i had one sole purpose in mind, to seize the opportunity given to me and erect a worthy monument to beate with this requiem.
during rehearsals i got to know a wonderful person, marcello jori, a young, important italian artist. he translated my instructions at rehearsals. we became friends, i’m so glad that i know him.
when we finally got to the performance i couldn’t believe my eyes. 1000 - 1500 people streamed into the church. this action was one of the most wonderful and i believe i’m able to say, one of the most moving and credible. streams of wonderful music pressed in and sounded out from everywhere. it was perhaps the greatest success i’ve ever had. i felt as if, as always, beate was there to lend a helping hand, perhaps for the last time, but this last time her help radiated from the depths of the great expanses. she helped me to build her own requiem.
but i believe to be assured of her heartfelt help for all my future works. i wish it ardently. so much of her wealth of love was in her requiem. the success was detailed and universal. i was particularly pleased about the recognition given by the reserved critic laszlo glozer. morra surprised me by having the whole action recorded acoustically by professionals. at the book fair that year a triple album was brought out, entitled “the music of the action, requiem for my wife beate”, by edizioni morra. this record has proved indispensable for winning over many doubters of my work.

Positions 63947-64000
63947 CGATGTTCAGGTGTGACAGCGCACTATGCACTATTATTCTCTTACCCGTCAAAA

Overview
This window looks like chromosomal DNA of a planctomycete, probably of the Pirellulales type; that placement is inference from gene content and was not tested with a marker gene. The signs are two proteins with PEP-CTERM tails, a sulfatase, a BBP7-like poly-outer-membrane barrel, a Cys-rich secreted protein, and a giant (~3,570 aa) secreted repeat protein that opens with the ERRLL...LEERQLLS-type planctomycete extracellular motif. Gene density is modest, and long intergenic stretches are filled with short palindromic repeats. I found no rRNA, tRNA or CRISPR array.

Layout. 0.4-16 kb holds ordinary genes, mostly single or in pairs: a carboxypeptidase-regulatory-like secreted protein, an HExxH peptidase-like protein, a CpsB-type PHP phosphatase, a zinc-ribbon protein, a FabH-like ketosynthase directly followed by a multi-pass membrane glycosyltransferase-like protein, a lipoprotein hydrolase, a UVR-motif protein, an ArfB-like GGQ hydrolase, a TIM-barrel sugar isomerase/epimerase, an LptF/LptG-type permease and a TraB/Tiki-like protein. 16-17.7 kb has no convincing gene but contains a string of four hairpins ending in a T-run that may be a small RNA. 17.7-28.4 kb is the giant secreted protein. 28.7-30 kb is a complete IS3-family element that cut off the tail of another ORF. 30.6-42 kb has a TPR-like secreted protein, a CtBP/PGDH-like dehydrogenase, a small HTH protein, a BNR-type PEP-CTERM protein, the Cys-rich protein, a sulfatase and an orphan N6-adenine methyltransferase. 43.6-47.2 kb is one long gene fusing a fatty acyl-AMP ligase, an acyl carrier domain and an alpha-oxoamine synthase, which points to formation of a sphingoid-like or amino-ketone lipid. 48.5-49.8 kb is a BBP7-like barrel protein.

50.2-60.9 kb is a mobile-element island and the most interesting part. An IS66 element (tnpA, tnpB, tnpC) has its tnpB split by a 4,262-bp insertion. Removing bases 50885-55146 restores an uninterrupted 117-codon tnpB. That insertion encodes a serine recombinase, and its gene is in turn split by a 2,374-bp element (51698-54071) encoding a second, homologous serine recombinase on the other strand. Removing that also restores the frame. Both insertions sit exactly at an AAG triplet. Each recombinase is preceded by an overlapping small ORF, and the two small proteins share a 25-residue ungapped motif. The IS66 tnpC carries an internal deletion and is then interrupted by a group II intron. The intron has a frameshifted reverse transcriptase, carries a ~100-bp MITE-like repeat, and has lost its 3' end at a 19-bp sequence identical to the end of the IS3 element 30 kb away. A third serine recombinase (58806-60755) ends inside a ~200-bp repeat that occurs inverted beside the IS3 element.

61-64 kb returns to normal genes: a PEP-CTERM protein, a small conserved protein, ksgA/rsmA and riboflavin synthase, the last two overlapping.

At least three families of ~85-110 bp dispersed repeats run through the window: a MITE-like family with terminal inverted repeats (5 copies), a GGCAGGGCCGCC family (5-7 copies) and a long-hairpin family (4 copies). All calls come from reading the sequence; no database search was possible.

performance: almost all of the external factors helped to make the action a success. we found large pieces of timber equipment in the empty church which looked like medieval torture instruments. in any case their appearance inspired me to use them in my action. the most favourable circumstance of all though was the wonderful acoustic. the music droned out through the expanses and heights of the nave. it was possible to lead the music into the loudest climaxes, otherwise achievable only with amplifiers. in fact, for this action i had no need to use a single amplifier.
the stage performance of the action was executed masterly and this was thanks to the performers and helpers who had already taken part on frequent occasions and knew exactly what to do. many of them had worked in prinzendorf. john was always the second performer in most of the actions i performed in america, most notably at the 12-hour performance in new york. geoff hendricks was a key passive performer in this action.
despite all this, shortly after the action got underway, i had the impression that it would all go wrong, mainly because of the crush of people present. at the start the blood was too watery. later geoff hendricks fell onto the floor from the bier held well over head-height like a damp frog, but this went practically unnoticed. then everything went well.